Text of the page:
AP was unable to supply to protect its sources.
"Our leadership and staff have worked night and day....to support and share
information with all Member States equally, and engage in frank and forthright
conversations with governments at all levels," a WHO statement said.
China's National Health Commission and Ministry of Foreign Affairs had no
comment. But in the past few months, China has repeatedly defended its actions,
and many other countries including the U.S. have responded to the virus
with even longer delays of weeks and even months.
In late December, doctors noticed mysterious clusters of patients with
unusual pneumonia. Seeking answers, they sent samples to commercial labs. By
Dec. 27, one company, Vision Medicals, had pieced together most of the genome
of a new virus with striking similarities to SARS. They alerted Wuhan
officials, who, days later, issued internal notices warning of the unusual
On Dec. 30, Shi Zhengli, a renowned coronavirus expert at the Wuhan
Institute of Virology, was alerted to the disease, and by Jan. 2, her team had
fully decoded it.
But when it came to sharing the genome with the world, things went awry.
China's top medical authority, the National Health Commission, issued a
confidential notice forbidding labs from publishing about the virus without
authorization. The order barred Shi's lab from publishing the sequence or
warning of the possible danger.
Commission officials later said the order was to prevent any accidental
release of the then-unknown pathogen, and to ensure consistent results by
giving it to four state labs to identify at the same time.
By Jan. 5, two other government labs sequenced the virus, and another lab in
Shanghai led by Zhang Yongzhen had also decoded it. Zhang warned the National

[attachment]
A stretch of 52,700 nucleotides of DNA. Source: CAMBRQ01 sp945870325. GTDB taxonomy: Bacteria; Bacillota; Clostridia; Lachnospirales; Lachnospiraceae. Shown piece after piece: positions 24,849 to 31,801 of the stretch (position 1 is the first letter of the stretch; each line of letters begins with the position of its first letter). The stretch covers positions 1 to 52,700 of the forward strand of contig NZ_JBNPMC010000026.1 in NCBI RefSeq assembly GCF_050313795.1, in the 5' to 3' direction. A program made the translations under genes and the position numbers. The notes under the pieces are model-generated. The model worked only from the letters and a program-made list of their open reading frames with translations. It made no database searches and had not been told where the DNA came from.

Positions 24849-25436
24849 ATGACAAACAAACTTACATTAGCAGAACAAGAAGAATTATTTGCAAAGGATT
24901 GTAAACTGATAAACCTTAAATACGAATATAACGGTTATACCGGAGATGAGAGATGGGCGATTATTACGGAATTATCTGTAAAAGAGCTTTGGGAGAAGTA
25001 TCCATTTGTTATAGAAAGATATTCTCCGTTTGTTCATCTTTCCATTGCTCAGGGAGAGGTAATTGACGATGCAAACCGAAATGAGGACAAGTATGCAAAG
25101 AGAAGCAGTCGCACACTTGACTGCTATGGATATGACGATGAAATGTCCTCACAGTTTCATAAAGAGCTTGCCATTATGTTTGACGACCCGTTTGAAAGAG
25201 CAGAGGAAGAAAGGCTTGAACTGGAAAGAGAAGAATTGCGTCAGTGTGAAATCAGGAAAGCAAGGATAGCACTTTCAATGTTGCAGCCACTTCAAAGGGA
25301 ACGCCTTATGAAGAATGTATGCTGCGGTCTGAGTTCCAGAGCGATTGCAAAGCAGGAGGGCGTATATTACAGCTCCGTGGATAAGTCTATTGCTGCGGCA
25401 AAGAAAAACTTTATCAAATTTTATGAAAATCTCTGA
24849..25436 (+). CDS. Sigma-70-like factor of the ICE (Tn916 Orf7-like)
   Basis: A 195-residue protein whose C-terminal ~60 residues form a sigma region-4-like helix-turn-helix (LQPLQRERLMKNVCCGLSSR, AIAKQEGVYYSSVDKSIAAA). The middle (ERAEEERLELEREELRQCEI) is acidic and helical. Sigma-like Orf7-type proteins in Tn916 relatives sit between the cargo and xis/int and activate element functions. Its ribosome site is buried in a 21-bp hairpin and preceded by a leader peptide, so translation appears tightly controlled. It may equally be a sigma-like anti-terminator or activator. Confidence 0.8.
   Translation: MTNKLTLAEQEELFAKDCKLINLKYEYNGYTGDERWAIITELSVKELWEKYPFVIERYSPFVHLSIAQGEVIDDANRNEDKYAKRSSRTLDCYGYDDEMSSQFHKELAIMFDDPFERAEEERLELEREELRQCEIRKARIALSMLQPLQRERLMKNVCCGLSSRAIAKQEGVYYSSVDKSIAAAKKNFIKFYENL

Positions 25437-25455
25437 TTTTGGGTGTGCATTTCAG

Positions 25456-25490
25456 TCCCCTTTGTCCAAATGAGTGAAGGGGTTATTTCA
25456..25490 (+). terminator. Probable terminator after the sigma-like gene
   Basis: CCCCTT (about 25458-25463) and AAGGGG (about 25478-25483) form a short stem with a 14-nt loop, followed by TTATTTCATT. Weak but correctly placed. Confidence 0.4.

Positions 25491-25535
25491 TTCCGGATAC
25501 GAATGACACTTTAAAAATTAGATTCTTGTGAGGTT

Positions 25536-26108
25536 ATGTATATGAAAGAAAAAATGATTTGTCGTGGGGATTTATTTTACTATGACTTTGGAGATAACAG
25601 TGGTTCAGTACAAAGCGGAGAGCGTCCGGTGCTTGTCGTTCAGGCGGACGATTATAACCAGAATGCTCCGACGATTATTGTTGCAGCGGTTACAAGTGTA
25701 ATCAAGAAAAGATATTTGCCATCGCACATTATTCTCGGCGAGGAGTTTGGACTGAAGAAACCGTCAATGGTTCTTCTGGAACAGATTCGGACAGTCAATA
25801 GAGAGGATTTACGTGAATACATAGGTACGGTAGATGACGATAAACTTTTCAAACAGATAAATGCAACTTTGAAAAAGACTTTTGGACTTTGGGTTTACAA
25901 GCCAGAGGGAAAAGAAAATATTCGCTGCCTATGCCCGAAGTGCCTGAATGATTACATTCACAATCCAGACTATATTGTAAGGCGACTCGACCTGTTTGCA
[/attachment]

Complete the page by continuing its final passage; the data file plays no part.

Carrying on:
Health Commission the virus was "likely infectious." The Chinese CDC raised its
emergency level to the second highest, but did not have the authority to alert
Suspicious cases starting surfacing across the region. In Thailand, airport
officials pulled aside a woman traveling from Wuhan with a runny nose, sore
throat and high temperature. Scientists at Chulalongkorn University soon
figured out she was infected with a new coronavirus, but did not have a
sequence from China to match it.
WHO officials, meanwhile, grumbled in internal meetings that China was
stalling on providing crucial outbreak details even though it was technically
meeting its obligations under international law. Ryan, WHO's emergencies chief,
said it was time to "shift gears" and push for more information.
"The danger now is that despite our good intent...there will be a lot of
finger-pointing at WHO if something does happen," he said.
On Jan. 11, Shanghai's Zhang finally published the coronavirus sequence
ahead of health authorities on virological.org, used by researchers to swap
tips on pathogens. It was only then that the Chinese CDC, Wuhan Institute of
Virology and the Chinese Academy of Medical Sciences raced to publish their
sequences, doing so on Jan. 12.
On Jan. 20, Chinese authorities warned the virus spread between people. WHO
dispatched a small team to Wuhan from its Asia offices. China representative
Galea told colleagues the Chinese were "talking openly and consistently about
WHO's emergency committee of independent experts met twice that week and
decided against recommending an emergency. But the agency's concern prompted an
unusual trip to Beijing by WHO director-general Tedros Adhanom Ghebreyesus and
At the end of Tedros' trip, WHO convened another emergency meeting, finally
declaring a global emergency on Jan. 30. Tedros thanked China profusely,
declining to mention any of WHO's earlier frustrations.
"We should have actually expressed our respect and gratitude to China for
what it's doing," he said. "It has already done incredible things to limit the
transmission of the virus to other countries."